Holiday with the locals
Now that Christmas is over and Jose Feliciano’s timeless classic Feliz Navidad has been stowed away for another festive season, January is the time that Colombians take their beach vacation. Yet while the ritziest resorts along the Caribbean coast and the islands of the San Andrés Archipelago will be swarming with holidaymakers, the mood is much more mellow in the charming farm guesthouses in the rolling, leafy countryside around the coffee-producing towns of Armenia, Pereira and Montenegro and the scenic UNESCO archaeological sites close to the Andean settlements of Tierradentro and San Agustín.
Love is in the air
More than 50% of the Valentine’s Day flowers shared between lovers on February 14 each year – be they roses, lilies, carnations or more exotic species – are grown in Colombia, mainly in the rich, fertile soils of the gentle slopes in the area north of Bogotá. To drive through the undulating terrain of Boyacá is to explore a varicoloured tapestry of velvety blooms, sweet-scented plants and verdant foliage in a vivid rainbow of hues. Tabletop plant and flower stalls by the roadside offer a seductive range of horticultural delights from rows of cornflower-blue plastic buckets – to find them, just follow your nose.
Discover the ‘lungs of the earth’
March and April are among the best months to visit the Amazon rainforest, if you are willing to trade off daily rain showers for superior boat access that allows skiffs to navigate flooded tributaries and forests to otherwise unreachable jungle stretches. There is no better time to spot wildlife and birds that live in the flooded plains and debris-scattered wetlands. Additionally, slightly cooler temperatures make trekking less arduous on higher ground, although sticky humidity persists all year-round. Trails will be waterlogged and mud slicks make progress slow going, but you will see the real Amazon with endless jungles and countless species of wildlife, all interacting in one of the most remote and biodiverse unspoiled habitats on Earth.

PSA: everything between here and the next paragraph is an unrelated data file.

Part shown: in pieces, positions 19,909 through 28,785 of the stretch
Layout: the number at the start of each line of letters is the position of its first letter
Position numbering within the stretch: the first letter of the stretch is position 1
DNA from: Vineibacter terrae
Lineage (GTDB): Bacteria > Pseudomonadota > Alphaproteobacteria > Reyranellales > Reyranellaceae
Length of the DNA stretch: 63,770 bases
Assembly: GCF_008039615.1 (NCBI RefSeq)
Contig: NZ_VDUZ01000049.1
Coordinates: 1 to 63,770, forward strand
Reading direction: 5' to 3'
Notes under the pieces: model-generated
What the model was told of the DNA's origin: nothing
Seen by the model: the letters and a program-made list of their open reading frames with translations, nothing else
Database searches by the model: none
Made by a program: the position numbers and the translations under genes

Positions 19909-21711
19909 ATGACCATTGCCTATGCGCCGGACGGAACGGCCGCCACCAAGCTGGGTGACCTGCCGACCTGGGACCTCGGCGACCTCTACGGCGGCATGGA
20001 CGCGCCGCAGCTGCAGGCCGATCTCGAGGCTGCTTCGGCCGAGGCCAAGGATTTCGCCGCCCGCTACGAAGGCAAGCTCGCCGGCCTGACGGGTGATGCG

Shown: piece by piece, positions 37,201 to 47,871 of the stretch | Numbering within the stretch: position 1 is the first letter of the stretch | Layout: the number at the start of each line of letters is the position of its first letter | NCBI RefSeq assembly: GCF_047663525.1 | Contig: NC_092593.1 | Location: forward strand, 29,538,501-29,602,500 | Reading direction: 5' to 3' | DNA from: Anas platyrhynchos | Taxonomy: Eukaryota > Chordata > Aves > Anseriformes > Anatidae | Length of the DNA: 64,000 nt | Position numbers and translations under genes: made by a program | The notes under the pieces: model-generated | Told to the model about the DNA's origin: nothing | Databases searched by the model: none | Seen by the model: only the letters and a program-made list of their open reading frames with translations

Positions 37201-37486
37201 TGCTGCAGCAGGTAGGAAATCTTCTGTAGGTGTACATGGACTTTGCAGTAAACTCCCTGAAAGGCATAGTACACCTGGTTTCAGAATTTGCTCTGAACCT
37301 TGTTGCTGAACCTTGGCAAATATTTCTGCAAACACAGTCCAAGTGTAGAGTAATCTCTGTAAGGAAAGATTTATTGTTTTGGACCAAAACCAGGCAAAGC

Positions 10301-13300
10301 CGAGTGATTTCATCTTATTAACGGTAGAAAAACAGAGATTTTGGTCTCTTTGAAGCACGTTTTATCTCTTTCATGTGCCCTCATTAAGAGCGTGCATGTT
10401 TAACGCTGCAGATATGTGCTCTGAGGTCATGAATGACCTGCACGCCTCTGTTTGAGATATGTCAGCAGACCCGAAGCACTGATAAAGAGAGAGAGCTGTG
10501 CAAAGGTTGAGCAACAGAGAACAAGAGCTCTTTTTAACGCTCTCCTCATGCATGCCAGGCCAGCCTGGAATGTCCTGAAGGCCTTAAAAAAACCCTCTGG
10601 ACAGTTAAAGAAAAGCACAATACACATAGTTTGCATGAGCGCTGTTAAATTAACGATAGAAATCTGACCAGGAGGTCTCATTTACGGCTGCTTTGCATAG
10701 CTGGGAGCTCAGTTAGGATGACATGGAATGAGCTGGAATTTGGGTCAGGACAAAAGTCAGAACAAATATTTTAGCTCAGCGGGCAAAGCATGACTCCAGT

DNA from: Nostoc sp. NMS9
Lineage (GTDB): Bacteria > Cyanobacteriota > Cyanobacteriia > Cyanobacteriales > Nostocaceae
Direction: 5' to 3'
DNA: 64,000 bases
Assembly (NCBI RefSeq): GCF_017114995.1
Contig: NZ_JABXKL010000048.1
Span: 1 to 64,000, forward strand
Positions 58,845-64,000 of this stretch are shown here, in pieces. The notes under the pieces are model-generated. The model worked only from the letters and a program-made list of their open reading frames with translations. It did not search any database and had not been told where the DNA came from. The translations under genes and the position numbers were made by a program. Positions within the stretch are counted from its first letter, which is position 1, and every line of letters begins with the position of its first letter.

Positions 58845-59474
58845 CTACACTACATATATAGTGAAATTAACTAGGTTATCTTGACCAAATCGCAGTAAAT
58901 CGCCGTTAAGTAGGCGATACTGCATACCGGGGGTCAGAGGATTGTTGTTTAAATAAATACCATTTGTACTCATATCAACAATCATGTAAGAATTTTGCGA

Holy Week processions
In this predominantly Catholic country, Easter traditions run deep, with ancient religious customs unchanged for over 450 years. In the picturesque, white-washed old city of Popayán, a calendar of solemn but spectacular Holy Week processions attracts Easter pilgrims from all over Central and South America. White flowing costumes, flowers and enormous gilded icons that weigh as much as a small family car are carried through cobbled streets by the men of Popayán. It takes the local parishioners 12 months to restore and repair the icons and plan the numerous processions, and the results are truly stunning.
Welcome the whales